1. Forex Education

    The Fundamentals Of Forex Fundamentals

    Charting is not the only way to analyze the foreign-exchange market. Learn how to apply fundamental analysis to the economic indicators.
  2. Options & Futures

    A Primer On The Forex Market

    Moving from equities to currencies requires you to adjust how you interpret quotes, margin, spreads and rollovers.
  3. Forex

    Why The Yuan (RMB) Is Russia's Favorite Currency

    Russia has agreed to a currency swap worth $24 billion with China. What is Russia's thinking behind promoting the Yuan in its economy?
  4. Personal Finance

    Are Markets Ready For An Interest Rate Hike?

    Despite financial market fears over the uncertainty of Greece’s debt crisis and the recent drop in China’s stock-market, Federal Reserve Chairwoman Janet Yellen has reaffirmed the Fed’s plans ...
  5. Home & Auto

    How the Fed Affects Reverse Mortgages

    An in depth look at how the Federal Reserve affects reverse mortgages.
  6. Economics

    Signs The U.S. Recovery Is Solid

    Many market observers lately have been making some pretty pessimistic evaluations of the U.S. economy, declaring that it’s stagnating and soft.
  7. Economics

    Regional Banks Give The Fed A National Perspective

    We all know that the Federal Reserve utilizes monetary policy to control the economy, but what do the 12 regional Federal Reserve Banks do?
  8. Fundamental Analysis

    Spectator Vs. Speculator: Two Market Approaches

    Spectators and speculators rely on different mechanisms to identify and profit from market opportunities.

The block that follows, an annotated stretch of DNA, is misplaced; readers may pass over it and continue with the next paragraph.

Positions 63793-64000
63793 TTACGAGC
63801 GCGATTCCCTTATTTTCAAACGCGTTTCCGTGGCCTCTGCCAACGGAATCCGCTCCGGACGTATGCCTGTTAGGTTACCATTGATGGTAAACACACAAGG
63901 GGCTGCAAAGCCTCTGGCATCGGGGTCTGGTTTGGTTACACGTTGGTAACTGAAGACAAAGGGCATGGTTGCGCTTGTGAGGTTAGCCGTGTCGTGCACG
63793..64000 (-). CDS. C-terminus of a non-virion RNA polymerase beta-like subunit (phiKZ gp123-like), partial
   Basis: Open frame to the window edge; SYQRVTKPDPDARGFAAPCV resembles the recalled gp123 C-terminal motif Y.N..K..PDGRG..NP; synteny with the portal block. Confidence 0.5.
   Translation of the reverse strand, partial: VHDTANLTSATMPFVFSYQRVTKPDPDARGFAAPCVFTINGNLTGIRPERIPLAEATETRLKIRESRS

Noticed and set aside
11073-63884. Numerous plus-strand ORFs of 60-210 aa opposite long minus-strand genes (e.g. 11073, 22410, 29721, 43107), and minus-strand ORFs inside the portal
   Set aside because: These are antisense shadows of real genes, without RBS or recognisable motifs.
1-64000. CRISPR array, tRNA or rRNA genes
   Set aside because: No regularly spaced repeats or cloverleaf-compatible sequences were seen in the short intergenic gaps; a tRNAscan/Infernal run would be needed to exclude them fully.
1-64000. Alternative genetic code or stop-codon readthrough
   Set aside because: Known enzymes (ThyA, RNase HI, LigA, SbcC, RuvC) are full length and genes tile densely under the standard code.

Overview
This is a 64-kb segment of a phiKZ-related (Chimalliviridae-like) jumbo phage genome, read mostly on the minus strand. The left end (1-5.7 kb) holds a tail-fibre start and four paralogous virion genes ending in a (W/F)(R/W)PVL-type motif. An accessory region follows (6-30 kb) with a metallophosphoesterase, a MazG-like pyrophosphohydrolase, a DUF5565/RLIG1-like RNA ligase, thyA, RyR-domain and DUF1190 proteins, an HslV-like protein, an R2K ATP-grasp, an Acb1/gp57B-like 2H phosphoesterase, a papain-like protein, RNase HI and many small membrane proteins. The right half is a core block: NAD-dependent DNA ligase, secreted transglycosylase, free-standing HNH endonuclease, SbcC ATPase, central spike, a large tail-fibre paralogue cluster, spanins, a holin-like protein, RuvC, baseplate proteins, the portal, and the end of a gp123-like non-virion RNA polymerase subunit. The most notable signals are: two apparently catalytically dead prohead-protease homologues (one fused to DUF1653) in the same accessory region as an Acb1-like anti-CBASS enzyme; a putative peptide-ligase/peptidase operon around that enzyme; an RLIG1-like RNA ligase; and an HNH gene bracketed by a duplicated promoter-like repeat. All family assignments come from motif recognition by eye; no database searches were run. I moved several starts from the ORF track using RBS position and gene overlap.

9. Markets

    Rising Interest Rates: Who it Helps, Who it Hurts

    When interest rates rise, the impact hits some of us differently. Here's why.
  10. Stock Analysis

    3 Stocks To Buy and Hold For the Rest of 2015

    One of the dominant themes to consider for 2015 is the normalization of monetary policy as the Fed raises interest rates.

You May Also Like

Hot Definitions
  1. Investopedia

    One of the best-known sources of financial information on the internet. Investopedia is a resource for investors, consumers ...
  2. Unfair Claims Practice

    The improper avoidance of a claim by an insurer or an attempt to reduce the size of the claim. By engaging in unfair claims ...
  3. Killer Bees

    An individual or firm that helps a company fend off a takeover attempt. A killer bee uses defensive strategies to keep an ...
  4. Sin Tax

    A state-sponsored tax that is added to products or services that are seen as vices, such as alcohol, tobacco and gambling. ...
  5. Grandfathered Activities

    Nonbank activities, some of which would normally not be permissible for bank holding companies and foreign banks in the United ...
  6. Touchline

    The highest price that a buyer of a particular security is willing to pay and the lowest price at which a seller is willing ...
Trading Center
×

You are using adblocking software

Want access to all of Investopedia? Add us to your “whitelist”
so you'll never miss a feature!